The researchers said they had already produced early sperm cells from bone-marrow tissue taken from men. They believe the findings show that it may be possible to restore fertility to men who cannot naturally produce their own sperm.
But the results also raise the prospect of being able to take bone-marrow tissue from women and coaxing the stem cells within the female tissue to develop into sperm cells, said Professor Karim Nayernia of the University of Newcastle upon Tyne.
Creating sperm from women would mean they would only be able to produce daughters because the Y chromosome of male sperm would still be needed to produce sons. The latest research brings the prospect of female-only conception a step closer.
"Theoretically is it possible," Professor Nayernia said. "The problem is whether the sperm cells are functional or not. I don't think there is an ethical barrier, so long as it's safe. We are in the process of applying for ethical approval. We are preparing now to apply to use the existing bone marrow stem cell bank here in Newcastle. We need permission from the patient who supplied the bone marrow, the ethics committee and the hospital itself."
If sperm cells can be developed from female bone-marrow tissue they will be matured in the laboratory and tested for their ability to penetrate the outer "shell" of a hamster's egg - a standard fertility test for sperm.
"We want to test the functionality of any male and female sperm that is made by this way," Professor Nayernia said. But he said there was no intention at this stage to produce female sperm that would be used to fertilise a human egg, a move that would require the approval of the Human Fertilisation and Embryology Authority.
The immediate aim is to see if female bone marrow can be lured into developing into the stem cells that can make sperm cells. The ultimate aim is to discover if these secondary stem cells can then be made into other useful tissues of the body, he said.
The latest findings, published in the journal Reproduction: Gamete Biology, show that male bone marrow can be used to make the early "spermatagonial" stem cells that normally mature into fully developed sperm cells.
"Our next goal is to see if we can get the spermatagonial stem cells to progress to mature sperm in the laboratory and this should take around three to five years of experiments," Professor Nayernia said.
Last year, Professor Nayernia led scientists at the University of Gottingen in Germany who became the first to produce viable artificial sperm from mouse embryonic stem cells, which were used to produce seven live offspring.
His latest work on stem cells derived from human bone marrow suggests that it could be possible to develop the techniques to help men who cannot produce their own sperm naturally.
"We're very excited about this discovery, particularly as our earlier work in mice suggests that we could develop this work even further," Professor Nayernia said.
Whether the scientists will ever be able to develop the techniques to help real patients - male or female - will depend on future legislation that the Government is preparing as a replacement to the existing Human Fertilisation and Embryology Act.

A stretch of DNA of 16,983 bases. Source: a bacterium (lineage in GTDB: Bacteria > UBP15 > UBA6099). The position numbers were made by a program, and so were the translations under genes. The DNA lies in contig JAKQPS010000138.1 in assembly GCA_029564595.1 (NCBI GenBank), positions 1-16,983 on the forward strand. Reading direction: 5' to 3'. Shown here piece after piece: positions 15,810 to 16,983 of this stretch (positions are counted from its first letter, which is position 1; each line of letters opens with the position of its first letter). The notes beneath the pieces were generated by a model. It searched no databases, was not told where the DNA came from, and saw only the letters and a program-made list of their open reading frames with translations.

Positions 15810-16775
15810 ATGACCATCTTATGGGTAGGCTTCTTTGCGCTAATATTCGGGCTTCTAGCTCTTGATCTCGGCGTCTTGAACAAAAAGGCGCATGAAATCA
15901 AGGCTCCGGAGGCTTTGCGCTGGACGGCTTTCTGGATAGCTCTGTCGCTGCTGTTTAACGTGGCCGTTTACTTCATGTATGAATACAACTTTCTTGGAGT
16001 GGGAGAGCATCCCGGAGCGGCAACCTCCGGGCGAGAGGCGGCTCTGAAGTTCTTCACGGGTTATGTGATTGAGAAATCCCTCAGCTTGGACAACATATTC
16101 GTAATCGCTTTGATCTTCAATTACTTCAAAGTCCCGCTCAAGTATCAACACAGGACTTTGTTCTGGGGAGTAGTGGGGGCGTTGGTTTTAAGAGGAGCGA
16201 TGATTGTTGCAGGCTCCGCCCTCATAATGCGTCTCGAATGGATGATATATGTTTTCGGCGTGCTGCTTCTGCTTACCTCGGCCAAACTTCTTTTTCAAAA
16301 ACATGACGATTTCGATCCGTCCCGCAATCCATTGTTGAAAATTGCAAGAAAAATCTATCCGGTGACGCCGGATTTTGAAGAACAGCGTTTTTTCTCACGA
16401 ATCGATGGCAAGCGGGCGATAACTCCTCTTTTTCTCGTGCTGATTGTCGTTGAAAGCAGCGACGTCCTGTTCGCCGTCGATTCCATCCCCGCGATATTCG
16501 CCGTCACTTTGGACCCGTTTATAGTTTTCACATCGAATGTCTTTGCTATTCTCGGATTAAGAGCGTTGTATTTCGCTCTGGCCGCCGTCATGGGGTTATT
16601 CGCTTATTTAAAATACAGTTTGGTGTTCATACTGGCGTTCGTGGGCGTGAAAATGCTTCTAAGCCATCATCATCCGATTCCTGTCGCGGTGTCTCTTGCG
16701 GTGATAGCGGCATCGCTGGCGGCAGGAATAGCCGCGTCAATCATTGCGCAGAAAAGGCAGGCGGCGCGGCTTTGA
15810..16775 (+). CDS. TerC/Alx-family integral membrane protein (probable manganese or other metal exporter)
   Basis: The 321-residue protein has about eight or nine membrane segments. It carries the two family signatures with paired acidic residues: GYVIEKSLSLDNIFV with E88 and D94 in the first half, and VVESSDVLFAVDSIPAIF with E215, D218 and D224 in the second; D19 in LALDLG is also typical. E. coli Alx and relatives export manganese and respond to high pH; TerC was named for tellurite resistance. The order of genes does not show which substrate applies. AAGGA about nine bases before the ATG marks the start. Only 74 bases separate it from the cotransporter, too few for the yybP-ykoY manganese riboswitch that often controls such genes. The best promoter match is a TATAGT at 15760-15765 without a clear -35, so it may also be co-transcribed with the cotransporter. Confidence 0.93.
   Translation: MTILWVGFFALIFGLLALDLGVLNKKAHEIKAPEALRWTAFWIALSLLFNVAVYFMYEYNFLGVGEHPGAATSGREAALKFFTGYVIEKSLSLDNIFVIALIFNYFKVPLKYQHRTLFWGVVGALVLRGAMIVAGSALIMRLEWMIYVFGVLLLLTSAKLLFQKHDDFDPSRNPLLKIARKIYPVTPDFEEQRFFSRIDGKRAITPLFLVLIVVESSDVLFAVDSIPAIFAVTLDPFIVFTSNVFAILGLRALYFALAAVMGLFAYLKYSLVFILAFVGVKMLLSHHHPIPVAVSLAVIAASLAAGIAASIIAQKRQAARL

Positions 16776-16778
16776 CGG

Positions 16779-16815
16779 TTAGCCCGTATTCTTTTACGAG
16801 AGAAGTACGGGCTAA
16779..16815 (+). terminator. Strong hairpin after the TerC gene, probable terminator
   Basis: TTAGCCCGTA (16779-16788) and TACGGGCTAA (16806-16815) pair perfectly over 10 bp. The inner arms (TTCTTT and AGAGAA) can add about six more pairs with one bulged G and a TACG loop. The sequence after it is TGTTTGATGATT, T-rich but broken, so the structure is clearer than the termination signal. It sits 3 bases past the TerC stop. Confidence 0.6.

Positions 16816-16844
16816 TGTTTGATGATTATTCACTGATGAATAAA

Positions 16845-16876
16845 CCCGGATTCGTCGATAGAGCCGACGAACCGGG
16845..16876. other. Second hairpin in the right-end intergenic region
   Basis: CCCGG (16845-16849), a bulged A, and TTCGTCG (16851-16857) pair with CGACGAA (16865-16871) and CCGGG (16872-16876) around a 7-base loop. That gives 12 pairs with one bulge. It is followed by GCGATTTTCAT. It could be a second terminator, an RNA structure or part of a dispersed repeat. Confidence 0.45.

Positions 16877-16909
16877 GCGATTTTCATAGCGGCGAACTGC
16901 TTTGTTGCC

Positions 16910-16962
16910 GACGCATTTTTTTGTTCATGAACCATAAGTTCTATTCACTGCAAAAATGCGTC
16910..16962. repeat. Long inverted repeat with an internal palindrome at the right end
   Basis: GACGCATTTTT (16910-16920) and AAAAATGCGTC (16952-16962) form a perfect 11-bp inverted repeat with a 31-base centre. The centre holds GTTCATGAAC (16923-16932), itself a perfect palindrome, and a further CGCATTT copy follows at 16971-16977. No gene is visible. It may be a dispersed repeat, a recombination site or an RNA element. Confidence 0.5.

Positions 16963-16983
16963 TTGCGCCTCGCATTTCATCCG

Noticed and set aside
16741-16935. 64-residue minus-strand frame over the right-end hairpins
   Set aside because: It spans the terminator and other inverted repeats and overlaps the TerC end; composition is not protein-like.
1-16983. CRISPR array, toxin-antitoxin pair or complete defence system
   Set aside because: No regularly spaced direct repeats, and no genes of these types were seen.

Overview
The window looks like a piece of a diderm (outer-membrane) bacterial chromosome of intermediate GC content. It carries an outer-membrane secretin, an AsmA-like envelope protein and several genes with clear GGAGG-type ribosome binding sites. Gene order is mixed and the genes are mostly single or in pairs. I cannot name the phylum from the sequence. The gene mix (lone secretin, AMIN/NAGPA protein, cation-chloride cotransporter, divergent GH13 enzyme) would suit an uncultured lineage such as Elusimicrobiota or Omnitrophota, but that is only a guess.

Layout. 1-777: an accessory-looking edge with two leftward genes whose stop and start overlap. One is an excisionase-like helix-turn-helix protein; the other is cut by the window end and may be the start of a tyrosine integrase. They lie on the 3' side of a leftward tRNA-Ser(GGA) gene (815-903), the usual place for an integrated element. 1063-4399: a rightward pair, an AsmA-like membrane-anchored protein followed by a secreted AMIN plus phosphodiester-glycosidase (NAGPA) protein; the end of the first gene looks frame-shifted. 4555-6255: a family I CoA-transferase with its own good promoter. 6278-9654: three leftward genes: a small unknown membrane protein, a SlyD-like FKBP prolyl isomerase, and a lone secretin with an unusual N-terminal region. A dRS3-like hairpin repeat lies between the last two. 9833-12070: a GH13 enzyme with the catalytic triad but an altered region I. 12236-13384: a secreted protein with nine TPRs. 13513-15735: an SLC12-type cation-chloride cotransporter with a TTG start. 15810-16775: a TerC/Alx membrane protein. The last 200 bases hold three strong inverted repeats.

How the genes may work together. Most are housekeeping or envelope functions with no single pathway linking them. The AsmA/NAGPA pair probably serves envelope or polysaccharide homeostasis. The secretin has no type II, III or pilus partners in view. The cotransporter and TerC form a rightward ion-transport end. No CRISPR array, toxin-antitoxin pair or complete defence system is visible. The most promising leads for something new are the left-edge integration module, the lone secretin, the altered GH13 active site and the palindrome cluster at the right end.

A White Paper on genetics suggested that artificial gametes produced from the ordinary "somatic" tissue of the body may be banned from being used to fertilise human eggs by in vitro fertilisation.
Making babies without men - a literary view
Aristophanes (c. 411BC)
After 21 years of war, the women of Athens, led by Lysistrata, take matters into their own hands. Lysistrata suggests every wife and mistress should refuse all sexual favours until peacetime. Before long it proves effective, peace is concluded and the play ends with festivities.
Charlotte Perkins Gilman (1914)
On the eve of the First World War, an isolated society entirely comprising Aryan women is discovered by three male explorers. The women reproduce asexually and live in an ideal society without war and domination. This feminist utopia is a 20th-century vehicle for Gilman's then-unconventional views of male and female behaviour, motherhood, individuality, and sexuality. It is said to be based on Gilman's version of utopia through Aryan separatism.
Philip Wylie (1978)
At four minutes and 52 seconds past four one afternoon, the world shatters into two parallel universes as men vanish from women and women from men. With families and loved ones separated from one another, life continues very differently as an explosion of violence sweeps one world while stability and peace break down in the other.
Doris Lessing (2007)
In her novel, which has made this year's International Man Booker shortlist, Lessing portrays a group of near-amphibious women who have no need of men, known as Squirts, as they are impregnated by the wind, wave or moon. But this is no feminist utopia: the women behave brutally, mutilating male babies before placing them on a rock for eagles to devour. The eagles turn out to be the men's allies, transporting the babies to the forest where they are suckled by does. Lessing reveals she was inspired by a scientific claim that "the primal human stock was probably female, and that males came along later, as a kind of cosmic afterthought".